Today you’re hearing from one of our partners, Laura Francoeur, chief wildlife biologist for the Port Authority of New York and New Jersey. Photo courtesy of Laura.

It was the summer of 2011, and we had 20 female diamondback terrapins (Malaclemys terrapin) crawling across the taxiways and runway at John F. Kennedy International Airport in Queens, N.Y.

Airport operations staff scrambled to pick them all up. Aircraft pilots discussed the terrapins on the radio with the air traffic control tower.

And just when we would try to reopen the runway, another terrapin would be spotted. The 10-15 minutes felt like hours. Sure, it was a serious issue, but watching the terrapins cross oblivious to the vehicles and aircraft was also amusing.

This annual terrapin rite occurs at JFK every June and July, when female terrapins come out of Jamaica Bay looking for nest sites above the high tide line in sandy or loose soil.

While no one knows exactly how long the terrapins have nested in Jamaica Bay, we do know that it has been happening since the late 19th and early 20th century, when turtle soup was a popular dish at many local New York City restaurants.

Years ago, we only observed small numbers of terrapins at JFK. If we spotted terrapins, we picked them up and carried them to the other side of the road. Following an extremely rainy spring in 2009, we observed hundreds of terrapins at JFK. On peak days, there were almost 200 terrapins nesting during a 1-hour period. Aircraft traffic also peaks during the summer months, which led to a couple of brief delays while airport operations staff moved terrapins off the runway.

Those delays can create a ripple effect, causing aircraft traffic delays at airports across the country and the world, so the airport soon contacted local terrapin experts for information on the strange phenomenon.

Measuring the terrapin shell. Credit: Port Authority of NY & NJ

Measuring the terrapin shell. Credit: Port Authority of NY & NJ

Starting in 2010, staff at JFK picked up all terrapins and collected data on the size and age, marked them, and then released them. We inserted a scannable microchip (PIT tag) into each terrapin that is similar to what veterinarians use to identify lost cats and dogs. We then monitored individual terrapins and shared data with the wildlife biologists working across from the airport at the Jamaica Bay Wildlife Refuge, managed by the National Park Service.

So far, the data shows that the terrapins nest on similar dates within Jamaica Bay; however, there are a lot more terrapins nesting at the airport, and they appear to be younger than those at the wildlife refuge.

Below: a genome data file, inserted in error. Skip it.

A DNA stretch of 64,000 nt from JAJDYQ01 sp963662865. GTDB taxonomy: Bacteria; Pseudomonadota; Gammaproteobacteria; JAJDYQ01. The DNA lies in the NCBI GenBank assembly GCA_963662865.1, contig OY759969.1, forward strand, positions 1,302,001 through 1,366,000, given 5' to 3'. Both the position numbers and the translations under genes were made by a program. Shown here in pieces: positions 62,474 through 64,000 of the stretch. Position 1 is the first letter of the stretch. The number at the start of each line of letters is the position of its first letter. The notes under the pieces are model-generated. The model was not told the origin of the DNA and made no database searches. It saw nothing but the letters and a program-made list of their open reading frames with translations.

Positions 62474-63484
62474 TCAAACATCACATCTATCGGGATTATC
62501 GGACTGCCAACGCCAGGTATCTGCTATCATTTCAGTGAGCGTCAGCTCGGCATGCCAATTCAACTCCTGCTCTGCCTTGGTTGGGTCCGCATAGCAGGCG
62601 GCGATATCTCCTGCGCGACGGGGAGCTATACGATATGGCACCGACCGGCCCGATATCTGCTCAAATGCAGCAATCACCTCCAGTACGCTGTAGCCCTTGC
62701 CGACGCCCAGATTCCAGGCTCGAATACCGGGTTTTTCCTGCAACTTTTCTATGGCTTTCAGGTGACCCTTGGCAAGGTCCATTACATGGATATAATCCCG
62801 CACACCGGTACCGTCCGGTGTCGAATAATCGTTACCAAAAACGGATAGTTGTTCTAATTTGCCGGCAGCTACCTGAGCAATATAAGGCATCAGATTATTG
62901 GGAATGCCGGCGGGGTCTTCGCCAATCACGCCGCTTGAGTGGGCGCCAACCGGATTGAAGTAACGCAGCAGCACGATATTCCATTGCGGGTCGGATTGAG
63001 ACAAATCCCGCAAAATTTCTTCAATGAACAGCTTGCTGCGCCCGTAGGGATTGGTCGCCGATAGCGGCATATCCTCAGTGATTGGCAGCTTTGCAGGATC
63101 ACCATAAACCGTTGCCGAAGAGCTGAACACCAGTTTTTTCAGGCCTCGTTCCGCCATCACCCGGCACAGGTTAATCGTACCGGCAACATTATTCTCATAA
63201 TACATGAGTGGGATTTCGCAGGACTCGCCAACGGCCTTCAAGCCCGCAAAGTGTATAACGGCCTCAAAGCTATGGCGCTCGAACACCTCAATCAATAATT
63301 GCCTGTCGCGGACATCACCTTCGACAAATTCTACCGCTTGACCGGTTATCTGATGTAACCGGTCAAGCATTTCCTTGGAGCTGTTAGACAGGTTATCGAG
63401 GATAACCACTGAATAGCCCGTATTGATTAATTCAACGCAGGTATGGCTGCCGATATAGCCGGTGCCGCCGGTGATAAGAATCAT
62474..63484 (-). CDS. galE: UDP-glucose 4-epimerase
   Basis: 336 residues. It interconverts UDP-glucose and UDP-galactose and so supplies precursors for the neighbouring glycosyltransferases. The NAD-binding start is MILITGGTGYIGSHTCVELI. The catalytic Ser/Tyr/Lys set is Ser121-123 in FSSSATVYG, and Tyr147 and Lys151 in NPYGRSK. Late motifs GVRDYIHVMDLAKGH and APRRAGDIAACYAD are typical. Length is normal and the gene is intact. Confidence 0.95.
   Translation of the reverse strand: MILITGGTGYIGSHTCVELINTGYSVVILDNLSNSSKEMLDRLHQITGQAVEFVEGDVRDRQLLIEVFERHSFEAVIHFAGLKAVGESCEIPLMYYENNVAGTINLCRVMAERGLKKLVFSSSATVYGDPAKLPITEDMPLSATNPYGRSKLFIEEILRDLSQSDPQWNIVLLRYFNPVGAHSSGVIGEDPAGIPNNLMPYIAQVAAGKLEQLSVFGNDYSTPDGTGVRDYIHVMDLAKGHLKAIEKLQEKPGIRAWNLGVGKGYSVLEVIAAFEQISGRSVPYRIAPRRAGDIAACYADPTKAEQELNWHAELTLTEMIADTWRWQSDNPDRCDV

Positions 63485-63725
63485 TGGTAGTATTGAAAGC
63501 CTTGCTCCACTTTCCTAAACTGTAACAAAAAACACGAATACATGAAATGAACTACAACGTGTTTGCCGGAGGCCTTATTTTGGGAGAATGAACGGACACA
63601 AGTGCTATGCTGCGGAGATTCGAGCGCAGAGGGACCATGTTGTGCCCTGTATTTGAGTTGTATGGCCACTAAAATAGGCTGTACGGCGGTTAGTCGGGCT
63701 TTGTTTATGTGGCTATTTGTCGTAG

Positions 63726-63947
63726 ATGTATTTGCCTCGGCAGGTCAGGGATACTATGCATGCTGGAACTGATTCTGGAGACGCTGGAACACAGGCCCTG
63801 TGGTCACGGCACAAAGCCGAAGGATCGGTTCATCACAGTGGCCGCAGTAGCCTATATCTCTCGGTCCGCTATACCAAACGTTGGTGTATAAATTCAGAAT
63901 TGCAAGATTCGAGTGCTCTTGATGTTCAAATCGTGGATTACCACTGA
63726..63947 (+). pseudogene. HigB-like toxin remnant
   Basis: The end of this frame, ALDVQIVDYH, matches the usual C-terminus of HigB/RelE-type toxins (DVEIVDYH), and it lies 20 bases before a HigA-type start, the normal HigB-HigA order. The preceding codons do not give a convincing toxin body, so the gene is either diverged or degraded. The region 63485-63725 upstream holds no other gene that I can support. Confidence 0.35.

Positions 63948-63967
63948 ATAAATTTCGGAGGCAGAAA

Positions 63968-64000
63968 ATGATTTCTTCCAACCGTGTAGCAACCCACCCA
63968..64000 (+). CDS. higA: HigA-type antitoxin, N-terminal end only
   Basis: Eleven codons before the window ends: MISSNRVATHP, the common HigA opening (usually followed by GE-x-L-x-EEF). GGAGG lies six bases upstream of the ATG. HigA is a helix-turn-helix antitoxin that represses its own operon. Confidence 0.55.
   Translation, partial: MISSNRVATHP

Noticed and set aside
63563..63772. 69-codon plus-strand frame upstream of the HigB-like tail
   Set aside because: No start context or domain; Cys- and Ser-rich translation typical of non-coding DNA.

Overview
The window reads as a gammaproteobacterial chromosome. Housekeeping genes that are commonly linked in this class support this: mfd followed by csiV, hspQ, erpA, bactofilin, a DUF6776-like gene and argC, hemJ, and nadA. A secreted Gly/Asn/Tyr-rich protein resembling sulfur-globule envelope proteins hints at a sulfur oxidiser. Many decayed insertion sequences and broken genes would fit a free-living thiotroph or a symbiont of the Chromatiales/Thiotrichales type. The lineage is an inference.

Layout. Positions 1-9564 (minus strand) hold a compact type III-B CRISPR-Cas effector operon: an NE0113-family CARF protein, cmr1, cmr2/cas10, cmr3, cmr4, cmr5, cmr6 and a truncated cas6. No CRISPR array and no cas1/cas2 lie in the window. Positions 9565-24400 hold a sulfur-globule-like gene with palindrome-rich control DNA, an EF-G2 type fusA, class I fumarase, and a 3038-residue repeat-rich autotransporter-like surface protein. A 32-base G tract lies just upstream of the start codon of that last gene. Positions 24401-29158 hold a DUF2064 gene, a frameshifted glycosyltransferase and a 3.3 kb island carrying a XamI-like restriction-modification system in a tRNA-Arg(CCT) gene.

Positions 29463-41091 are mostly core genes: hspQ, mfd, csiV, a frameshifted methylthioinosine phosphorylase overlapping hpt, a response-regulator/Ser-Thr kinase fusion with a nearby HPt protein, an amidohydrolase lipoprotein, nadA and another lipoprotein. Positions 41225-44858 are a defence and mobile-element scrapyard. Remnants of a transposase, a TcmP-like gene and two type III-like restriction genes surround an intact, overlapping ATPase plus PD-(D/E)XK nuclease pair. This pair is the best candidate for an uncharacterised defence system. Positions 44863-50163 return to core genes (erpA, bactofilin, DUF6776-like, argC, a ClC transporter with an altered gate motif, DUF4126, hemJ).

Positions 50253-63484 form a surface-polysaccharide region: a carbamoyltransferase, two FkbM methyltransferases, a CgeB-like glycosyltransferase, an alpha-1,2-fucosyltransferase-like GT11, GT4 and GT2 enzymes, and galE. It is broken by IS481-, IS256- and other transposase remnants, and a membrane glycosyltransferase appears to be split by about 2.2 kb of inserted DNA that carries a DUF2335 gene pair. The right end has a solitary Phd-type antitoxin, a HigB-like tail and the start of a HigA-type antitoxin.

Laura talks about the terrapins at John F. Kennedy International Airport. Photo courtesy of Laura.

Laura talks about the terrapins at John F. Kennedy International Airport. Photo courtesy of Laura.

In 2012, JFK airport staff collected, marked and released more than 1,300 terrapins during a 6-week period. There’s been a lot of community interest in the terrapins, too. In fact, if I went to the grocery store after work with my airport coat on or my badge still around my neck, people would stop me to say that they’d heard about the terrapins at the airport and want to know more about it.

To reduce the terrapins’ impact on aircraft traffic, the airport set up two types of test barriers to try to deter the terrapins from one of the runways most impacted by nesting activity. Those tests showed that terrapins were not able to climb over the barriers and some terrapins navigated around the barriers while others simply found available nesting sites adjacent to the barriers.

Terrapin barrier at John F. Kennedy International Airport. Credit: Port Authority of NY & NJ

Terrapin barrier at John F. Kennedy International Airport. Credit: Port Authority of NY & NJ

This led to a permanent barrier installation in 2013. While the barriers are not yet completely installed, there is ample nesting habitat for the terrapins outside the barriers, and the barriers prevent them from having to cross taxiways and runways and risk being struck by a vehicle or aircraft.

The JFK airport wildlife biologists will monitor the terrapin activity in 2014 to see how effective the barrier is and if the terrapins choose to nest in available habitat outside the barrier or shift to new locations on the airport.

While I never thought I would be working with nesting turtles at JFK, it’s been a nice break from our typical bird issues, and I’ve met some great herpetologists with whom I may never have crossed paths.